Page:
• A fluid inlet (not shown in FIG. 1) of pump 12 is fluidically coupled to a source of fluid to be dispensed to the patient. A suitable source of fluid may comprise a bag 20, commonly referred to as an IV bag, containing a fluid 22 therein. The fluid 22 can comprise a variety of medications and/or other fluids, such as saline solution, as is known in the art. The system 10 further includes a first section of tubing 24 that can comprise a single piece of tubing or multiple pieces of interconnected tubing. Tubing 24 can pass through a tubing inlet 18 of enclosure 14 and be fluidically coupled to a fluid inlet (not shown in FIG. 1) of pump 12 by one or more conduits and fluid connectors (not shown). The opposite end of tubing 24 can terminate in a spike 26 adapted to pierce a port 28 of the bag 20.
  • System 10 also includes a second section of tubing 30 that can comprise a single piece of tubing or multiple pieces of interconnected tubing. Tubing 30 can pass through a tubing outlet 32 of enclosure 14 and be in fluidic communication with a fluid outlet (not shown in FIG. 1) of pump 12 by one or more conduits and fluid connectors (not shown). The opposite end of tubing 30 can terminate in a catheter 34 inserted intravenously into an arm 36 of a patient.
  • Referring now to FIGS. 2-4, the pump 12 shown schematically in FIG. 1 is further illustrated. Beginning with FIG. 2, pump 12 is a displacement pump and includes a pump body 50 that is adapted to be mounted to a stationary structure, such as support structure 52. In the illustrated embodiment, support structure 52 further includes a base plate 52 a and a vertically extending member 52 b, extending upwardly from the base plate 52 a. However, the pump body 50 can be mounted to a wide variety of stationary structures having other configurations. As illustrated, the pump 50 is secured to the vertically extending member 52 b by the actuators (the primary purpose of these actuators is described in detail below). Alternatively, the pump body 50 may be secured to the vertically extending member 52 b by a plurality of conventional fasteners, such as bolts that extend through sleeves and into or through the vertically extending member 52 b. However, pump body 50 can be mounted to the structure 52 in any other suitable manner.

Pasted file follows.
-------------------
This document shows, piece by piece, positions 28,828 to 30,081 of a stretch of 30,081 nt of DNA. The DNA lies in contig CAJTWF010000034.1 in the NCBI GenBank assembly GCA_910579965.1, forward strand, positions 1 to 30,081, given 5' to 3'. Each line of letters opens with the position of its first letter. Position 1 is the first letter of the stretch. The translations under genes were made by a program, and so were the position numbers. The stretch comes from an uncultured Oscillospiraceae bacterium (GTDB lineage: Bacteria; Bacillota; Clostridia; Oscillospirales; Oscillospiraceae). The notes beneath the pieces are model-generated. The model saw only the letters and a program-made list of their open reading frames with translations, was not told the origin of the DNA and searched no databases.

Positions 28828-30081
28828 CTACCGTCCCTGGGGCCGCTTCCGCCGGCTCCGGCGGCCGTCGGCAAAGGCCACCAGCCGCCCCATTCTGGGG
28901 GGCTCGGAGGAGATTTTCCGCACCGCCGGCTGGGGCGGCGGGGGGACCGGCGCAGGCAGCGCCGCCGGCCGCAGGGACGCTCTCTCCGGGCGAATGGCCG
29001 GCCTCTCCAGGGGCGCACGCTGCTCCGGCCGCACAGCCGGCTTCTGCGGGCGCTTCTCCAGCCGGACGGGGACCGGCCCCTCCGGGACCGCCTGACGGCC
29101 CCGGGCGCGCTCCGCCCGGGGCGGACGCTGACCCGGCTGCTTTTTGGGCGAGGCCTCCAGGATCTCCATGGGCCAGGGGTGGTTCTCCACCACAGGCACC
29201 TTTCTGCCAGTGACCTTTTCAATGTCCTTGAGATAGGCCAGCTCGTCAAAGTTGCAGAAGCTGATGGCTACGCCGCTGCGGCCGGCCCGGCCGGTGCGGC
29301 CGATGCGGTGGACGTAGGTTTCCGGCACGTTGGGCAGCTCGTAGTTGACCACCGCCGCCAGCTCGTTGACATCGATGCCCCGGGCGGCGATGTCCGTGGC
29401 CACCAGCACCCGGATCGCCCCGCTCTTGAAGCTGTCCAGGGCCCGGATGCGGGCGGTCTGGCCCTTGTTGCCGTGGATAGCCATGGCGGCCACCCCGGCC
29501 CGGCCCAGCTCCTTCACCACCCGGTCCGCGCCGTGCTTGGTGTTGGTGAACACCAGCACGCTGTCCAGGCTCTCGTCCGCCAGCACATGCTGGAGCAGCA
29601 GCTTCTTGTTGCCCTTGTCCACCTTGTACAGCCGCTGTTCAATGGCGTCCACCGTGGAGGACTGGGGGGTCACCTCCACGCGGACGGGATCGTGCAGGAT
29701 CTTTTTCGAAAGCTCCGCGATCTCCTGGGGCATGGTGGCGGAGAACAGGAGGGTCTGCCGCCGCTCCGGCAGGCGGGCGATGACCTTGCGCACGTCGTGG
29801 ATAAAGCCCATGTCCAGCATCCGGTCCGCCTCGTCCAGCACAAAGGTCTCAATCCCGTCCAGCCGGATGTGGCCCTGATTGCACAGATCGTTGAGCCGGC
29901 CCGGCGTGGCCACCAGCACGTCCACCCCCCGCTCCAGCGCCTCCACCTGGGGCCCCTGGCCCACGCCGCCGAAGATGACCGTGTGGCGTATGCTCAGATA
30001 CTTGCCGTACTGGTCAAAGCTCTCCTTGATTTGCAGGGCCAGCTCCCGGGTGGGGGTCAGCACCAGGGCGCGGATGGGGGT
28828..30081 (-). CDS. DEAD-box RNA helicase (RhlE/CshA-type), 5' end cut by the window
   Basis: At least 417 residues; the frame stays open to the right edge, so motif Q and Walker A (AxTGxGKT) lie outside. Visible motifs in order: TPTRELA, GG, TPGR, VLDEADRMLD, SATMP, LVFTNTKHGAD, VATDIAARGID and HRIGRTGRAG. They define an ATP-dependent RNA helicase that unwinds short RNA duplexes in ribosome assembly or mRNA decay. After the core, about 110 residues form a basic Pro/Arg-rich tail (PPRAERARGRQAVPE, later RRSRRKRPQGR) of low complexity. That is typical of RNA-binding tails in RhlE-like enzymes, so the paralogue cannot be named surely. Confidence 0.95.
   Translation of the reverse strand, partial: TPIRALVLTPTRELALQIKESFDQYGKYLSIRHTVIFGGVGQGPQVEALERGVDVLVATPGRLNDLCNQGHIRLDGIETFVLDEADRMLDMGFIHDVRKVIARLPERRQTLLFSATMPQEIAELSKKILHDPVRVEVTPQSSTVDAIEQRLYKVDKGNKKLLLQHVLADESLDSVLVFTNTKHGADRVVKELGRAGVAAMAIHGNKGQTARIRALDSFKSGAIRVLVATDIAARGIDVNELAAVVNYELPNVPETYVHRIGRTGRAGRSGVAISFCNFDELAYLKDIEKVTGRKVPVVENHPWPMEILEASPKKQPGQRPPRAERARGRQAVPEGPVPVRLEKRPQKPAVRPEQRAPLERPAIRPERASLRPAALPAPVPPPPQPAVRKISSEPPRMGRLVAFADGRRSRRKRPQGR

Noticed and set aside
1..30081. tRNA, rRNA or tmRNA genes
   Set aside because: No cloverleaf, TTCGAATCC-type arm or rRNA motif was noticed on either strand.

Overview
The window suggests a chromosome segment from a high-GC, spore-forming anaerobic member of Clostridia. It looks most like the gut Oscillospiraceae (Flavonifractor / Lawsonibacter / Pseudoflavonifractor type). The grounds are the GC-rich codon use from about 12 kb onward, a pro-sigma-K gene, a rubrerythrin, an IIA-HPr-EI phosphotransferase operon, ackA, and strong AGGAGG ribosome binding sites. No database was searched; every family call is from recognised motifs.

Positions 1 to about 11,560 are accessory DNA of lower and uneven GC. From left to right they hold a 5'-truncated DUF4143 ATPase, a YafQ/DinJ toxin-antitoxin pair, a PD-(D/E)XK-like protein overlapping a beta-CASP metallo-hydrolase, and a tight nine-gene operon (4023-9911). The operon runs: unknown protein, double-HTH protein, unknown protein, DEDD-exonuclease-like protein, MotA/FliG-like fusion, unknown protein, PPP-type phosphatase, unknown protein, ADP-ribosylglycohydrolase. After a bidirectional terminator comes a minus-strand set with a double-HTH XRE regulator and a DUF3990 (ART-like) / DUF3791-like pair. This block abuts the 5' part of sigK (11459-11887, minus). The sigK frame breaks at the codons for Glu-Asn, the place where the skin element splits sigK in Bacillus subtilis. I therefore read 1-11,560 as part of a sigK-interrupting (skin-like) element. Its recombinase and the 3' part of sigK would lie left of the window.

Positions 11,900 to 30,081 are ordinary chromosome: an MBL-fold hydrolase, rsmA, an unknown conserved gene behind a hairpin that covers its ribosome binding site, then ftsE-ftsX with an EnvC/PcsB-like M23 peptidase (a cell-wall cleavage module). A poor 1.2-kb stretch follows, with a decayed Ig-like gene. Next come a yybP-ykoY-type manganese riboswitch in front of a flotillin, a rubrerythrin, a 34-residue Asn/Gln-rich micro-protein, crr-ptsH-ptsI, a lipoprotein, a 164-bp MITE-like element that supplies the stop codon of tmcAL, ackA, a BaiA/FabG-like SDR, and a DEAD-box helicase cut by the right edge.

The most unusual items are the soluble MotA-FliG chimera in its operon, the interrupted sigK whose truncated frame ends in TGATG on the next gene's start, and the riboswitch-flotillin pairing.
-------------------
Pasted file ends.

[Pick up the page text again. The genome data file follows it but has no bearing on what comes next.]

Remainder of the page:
• Pump body 50 includes first and second portions and can be made of a non-compliant material. Examples of suitable materials include various plastics such as an acrylic material or polycarbonates. The first and second portions can be, for example and as illustrated in FIG. 3, a back portion 54 and a cover portion 56 where the back portion includes first and second fluid chambers 62 a, 62 b. Fluid chambers 62 a and 62 b can be formed as recesses within either or both of the first and second portions by injection molding or other suitable manufacturing processes. While FIG. 3 illustrates the back portion 54 including the fluid chambers 62 a, 62 b, it would be readily appreciated the interchangeable nature of the first and second portions of the pump body 50. Each of the fluid chambers 62 a, 62 b includes an interior surface 64 defining first and second interior cavities 66 a, 66 b, respectively, formed in pump body 50 such that each of the chambers 62 a, 62 b is suitable for receiving a fluid as subsequently discussed. At least one fluid inlet 68 (illustrated herein with two fluid inlets) can be formed in pump body 50, with each disposed near one end of one of the chambers 62 a, 62 b. At least one fluid outlet 69 can be formed in pump body 50, disposed at an opposite end of the chambers 62 a, 62 b with fluid discharging therefrom as subsequently discussed.